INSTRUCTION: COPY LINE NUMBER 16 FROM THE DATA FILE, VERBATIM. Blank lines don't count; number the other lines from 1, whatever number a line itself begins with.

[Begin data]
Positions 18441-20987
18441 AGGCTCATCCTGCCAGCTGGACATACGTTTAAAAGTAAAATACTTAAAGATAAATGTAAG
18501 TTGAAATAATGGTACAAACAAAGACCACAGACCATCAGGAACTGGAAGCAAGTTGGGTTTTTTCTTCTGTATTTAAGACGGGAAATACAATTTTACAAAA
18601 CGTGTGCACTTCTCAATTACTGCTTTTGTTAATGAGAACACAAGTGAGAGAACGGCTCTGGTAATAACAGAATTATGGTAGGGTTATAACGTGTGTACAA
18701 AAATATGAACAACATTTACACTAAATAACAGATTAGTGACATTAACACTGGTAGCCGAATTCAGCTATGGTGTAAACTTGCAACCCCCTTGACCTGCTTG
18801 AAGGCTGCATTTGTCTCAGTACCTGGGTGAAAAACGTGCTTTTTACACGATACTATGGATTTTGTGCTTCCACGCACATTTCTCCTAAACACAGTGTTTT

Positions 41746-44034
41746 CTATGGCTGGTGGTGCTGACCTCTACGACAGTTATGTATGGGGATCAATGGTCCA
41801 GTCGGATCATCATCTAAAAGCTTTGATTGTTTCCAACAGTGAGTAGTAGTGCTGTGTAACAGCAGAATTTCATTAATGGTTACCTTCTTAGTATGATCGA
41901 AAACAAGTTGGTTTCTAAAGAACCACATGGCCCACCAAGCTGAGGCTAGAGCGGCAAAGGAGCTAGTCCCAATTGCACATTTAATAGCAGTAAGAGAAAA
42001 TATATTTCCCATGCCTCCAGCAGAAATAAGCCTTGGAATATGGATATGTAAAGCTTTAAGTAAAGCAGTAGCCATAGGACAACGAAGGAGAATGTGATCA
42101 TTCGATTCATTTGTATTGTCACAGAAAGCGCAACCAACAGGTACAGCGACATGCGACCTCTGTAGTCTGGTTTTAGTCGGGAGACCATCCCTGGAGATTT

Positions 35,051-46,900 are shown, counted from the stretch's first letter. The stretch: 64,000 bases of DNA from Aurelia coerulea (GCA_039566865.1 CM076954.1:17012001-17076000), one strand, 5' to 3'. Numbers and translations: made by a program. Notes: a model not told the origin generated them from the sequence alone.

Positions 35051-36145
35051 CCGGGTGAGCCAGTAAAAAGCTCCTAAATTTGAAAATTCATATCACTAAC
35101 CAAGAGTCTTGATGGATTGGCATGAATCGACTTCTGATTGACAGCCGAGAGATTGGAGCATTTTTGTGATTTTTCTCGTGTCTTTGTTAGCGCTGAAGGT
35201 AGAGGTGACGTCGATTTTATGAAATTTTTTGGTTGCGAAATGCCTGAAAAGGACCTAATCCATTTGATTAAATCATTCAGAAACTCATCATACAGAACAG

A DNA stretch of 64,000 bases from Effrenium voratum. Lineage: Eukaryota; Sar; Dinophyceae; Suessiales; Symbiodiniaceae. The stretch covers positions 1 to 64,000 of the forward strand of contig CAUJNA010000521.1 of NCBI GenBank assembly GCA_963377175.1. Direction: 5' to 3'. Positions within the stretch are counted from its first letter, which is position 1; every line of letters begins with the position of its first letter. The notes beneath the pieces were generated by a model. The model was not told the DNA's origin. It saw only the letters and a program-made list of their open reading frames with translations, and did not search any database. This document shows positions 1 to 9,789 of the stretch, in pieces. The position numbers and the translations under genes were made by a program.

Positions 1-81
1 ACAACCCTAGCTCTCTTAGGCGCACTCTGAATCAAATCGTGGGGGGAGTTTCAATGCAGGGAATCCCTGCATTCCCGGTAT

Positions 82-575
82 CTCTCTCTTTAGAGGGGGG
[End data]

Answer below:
35101 CAAGAGTCTTGATGGATTGGCATGAATCGACTTCTGATTGACAGCCGAGAGATTGGAGCATTTTTGTGATTTTTCTCGTGTCTTTGTTAGCGCTGAAGGT